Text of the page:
Kristina Fortes loves nursing.
“It’s something I thought I would always do,” says the 25-year nursing veteran, who is now teaching pathophysiology — the study of disease and how it affects different tissues — and physical assessment this fall at Cal State Fullerton.
Fortes has served in intensive care units, emergency rooms and in palliative care. She is a member of the California Association of Nurse Practitioners, the Hospice and Palliative Care Nursing Association and Center to Advance Palliative Care.
She earned her BSN at Cal State Stanislaus and her MSN — family nurse practitioner — at Sonoma State University. Fortes completed her doctorate earlier this year at Wilkes University while working.
Her passion for teaching corresponded with earning her master’s degree. “I’ve been teaching for about eight years (at Chabot College, Stanislaus and UC San Francisco),” she notes. “My nursing experience has helped with my teaching.”
What are your research interests?
I’m focused on palliative care and geriatrics — especially the prevention of frailty. (She is a board certified hospice and palliative advanced practice nurse and a gerontological registered nurse.) I am interested in maximizing the quality of life. We can prevent and nearly reverse much of the negative effects that frailty syndrome has on quality of life.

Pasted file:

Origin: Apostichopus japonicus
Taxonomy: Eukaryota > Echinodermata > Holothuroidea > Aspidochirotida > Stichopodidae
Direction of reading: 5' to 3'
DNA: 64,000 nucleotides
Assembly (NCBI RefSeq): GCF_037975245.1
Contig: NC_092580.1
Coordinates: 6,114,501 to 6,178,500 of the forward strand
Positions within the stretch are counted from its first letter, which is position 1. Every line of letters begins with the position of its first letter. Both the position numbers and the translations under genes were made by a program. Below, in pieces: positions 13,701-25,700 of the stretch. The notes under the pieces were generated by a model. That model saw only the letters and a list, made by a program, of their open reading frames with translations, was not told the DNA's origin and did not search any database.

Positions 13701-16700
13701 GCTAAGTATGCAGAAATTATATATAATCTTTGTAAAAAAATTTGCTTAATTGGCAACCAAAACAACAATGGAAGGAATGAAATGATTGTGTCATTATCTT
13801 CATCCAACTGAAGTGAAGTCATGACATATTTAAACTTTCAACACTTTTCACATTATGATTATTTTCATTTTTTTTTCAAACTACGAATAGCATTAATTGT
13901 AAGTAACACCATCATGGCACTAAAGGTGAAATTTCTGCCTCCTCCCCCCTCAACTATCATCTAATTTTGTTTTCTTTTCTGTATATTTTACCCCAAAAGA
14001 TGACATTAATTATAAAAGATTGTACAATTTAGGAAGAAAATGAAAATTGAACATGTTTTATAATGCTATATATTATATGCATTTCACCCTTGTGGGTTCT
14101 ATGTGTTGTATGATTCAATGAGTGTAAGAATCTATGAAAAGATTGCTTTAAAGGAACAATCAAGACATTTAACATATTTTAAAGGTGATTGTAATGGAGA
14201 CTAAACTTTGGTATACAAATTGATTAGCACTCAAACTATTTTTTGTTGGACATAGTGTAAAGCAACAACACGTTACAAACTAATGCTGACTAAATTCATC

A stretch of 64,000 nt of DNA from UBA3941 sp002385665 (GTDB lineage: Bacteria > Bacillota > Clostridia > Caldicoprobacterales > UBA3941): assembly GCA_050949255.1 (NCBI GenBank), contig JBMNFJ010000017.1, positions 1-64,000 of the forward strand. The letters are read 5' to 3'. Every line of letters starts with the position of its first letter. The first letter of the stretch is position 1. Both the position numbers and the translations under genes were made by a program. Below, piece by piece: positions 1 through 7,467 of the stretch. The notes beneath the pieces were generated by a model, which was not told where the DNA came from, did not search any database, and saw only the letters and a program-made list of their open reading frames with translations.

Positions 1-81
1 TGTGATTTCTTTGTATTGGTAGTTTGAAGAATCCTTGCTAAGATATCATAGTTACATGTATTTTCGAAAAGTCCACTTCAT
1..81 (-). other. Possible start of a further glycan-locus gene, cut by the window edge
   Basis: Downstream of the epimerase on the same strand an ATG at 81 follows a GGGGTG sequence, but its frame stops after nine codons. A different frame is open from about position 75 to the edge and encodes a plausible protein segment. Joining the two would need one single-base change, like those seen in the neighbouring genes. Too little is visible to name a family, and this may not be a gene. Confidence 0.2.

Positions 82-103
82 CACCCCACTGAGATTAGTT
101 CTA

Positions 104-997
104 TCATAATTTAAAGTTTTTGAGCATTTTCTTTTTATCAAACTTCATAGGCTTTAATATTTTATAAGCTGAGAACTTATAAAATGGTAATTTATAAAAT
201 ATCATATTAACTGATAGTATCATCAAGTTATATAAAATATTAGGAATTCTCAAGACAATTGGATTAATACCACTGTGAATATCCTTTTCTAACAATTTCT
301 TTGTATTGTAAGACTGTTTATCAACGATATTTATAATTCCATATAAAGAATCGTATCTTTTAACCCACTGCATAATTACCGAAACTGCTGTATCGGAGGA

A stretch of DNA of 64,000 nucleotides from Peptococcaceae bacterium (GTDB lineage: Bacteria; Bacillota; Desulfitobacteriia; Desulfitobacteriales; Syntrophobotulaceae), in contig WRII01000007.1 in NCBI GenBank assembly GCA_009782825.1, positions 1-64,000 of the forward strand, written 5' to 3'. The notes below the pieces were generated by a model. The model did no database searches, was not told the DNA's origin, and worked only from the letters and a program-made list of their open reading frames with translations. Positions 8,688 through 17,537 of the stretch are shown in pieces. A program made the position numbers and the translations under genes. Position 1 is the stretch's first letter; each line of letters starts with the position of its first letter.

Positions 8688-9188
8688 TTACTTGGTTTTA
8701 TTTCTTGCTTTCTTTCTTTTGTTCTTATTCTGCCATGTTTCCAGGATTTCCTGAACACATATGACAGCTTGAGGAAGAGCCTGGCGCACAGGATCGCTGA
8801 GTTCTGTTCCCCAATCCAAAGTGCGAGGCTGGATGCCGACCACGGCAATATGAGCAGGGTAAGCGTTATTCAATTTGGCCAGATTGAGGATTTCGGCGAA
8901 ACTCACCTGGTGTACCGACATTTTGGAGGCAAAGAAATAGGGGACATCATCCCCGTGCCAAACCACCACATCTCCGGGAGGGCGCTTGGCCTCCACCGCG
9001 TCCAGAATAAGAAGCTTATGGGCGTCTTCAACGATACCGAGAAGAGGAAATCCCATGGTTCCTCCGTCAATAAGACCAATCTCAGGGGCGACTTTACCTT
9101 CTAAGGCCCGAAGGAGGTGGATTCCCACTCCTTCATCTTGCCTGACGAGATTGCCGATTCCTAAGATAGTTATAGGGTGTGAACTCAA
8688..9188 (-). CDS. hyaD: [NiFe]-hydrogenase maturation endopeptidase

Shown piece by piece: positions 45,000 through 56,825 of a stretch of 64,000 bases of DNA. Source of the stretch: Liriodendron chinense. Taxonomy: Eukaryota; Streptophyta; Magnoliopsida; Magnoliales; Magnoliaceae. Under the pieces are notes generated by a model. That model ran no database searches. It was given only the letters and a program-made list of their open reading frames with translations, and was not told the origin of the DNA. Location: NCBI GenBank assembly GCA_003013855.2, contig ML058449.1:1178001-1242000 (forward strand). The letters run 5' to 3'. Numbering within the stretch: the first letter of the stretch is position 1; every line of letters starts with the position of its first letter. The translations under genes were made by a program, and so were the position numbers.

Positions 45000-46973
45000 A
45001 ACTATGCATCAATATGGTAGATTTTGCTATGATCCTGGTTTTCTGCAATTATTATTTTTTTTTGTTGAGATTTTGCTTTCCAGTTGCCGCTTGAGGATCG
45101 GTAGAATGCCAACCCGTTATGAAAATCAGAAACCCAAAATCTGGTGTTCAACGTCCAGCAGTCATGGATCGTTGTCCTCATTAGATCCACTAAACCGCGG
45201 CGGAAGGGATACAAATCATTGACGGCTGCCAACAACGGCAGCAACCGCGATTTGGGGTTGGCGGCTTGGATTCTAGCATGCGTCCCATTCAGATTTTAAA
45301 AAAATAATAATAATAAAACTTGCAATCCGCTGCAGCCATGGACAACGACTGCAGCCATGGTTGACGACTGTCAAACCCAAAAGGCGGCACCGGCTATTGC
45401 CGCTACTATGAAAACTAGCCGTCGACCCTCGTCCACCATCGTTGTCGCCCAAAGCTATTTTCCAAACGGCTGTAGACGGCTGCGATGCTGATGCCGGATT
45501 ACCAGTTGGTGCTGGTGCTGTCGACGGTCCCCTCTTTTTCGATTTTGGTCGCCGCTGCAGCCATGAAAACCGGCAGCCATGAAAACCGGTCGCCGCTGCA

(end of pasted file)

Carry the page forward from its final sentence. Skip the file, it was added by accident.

We should all live as long as we can, as well as we can, and when we go, go peacefully.
For my dissertation, “Improving Frailty Recognition in Nurse Practitioner Students,” I studied palliative care and the evaluation of the knowledge base of nurses in long-term care settings, both newly graduated and experienced nurses.
What do you hope students get from your classes/teaching?
I hope to bring a better understanding of palliative care. It’s beyond death and dying. I also hope to have student be able to clinically apply the didactic knowledge they receive in their courses to their practice. I still am a practicing nurse practitioner and utilize (HIPPA maintained) patient incidences in my teaching so that students have real-life scenarios that tie into the particular lesson being studied.
What would you like the general public to know about nursing?
Nursing is much more than the care of an individual. It encompasses the patient, family and community. We’re there to help them live the best that they can.
Nursing is a multifaceted career — caregiver, educator and advocate — and it is one of the most trusted professions. I think it’s great that we’re so trusted but it means that we must commit to being lifelong learners to keep up with the research, so that we can help our patients live their best.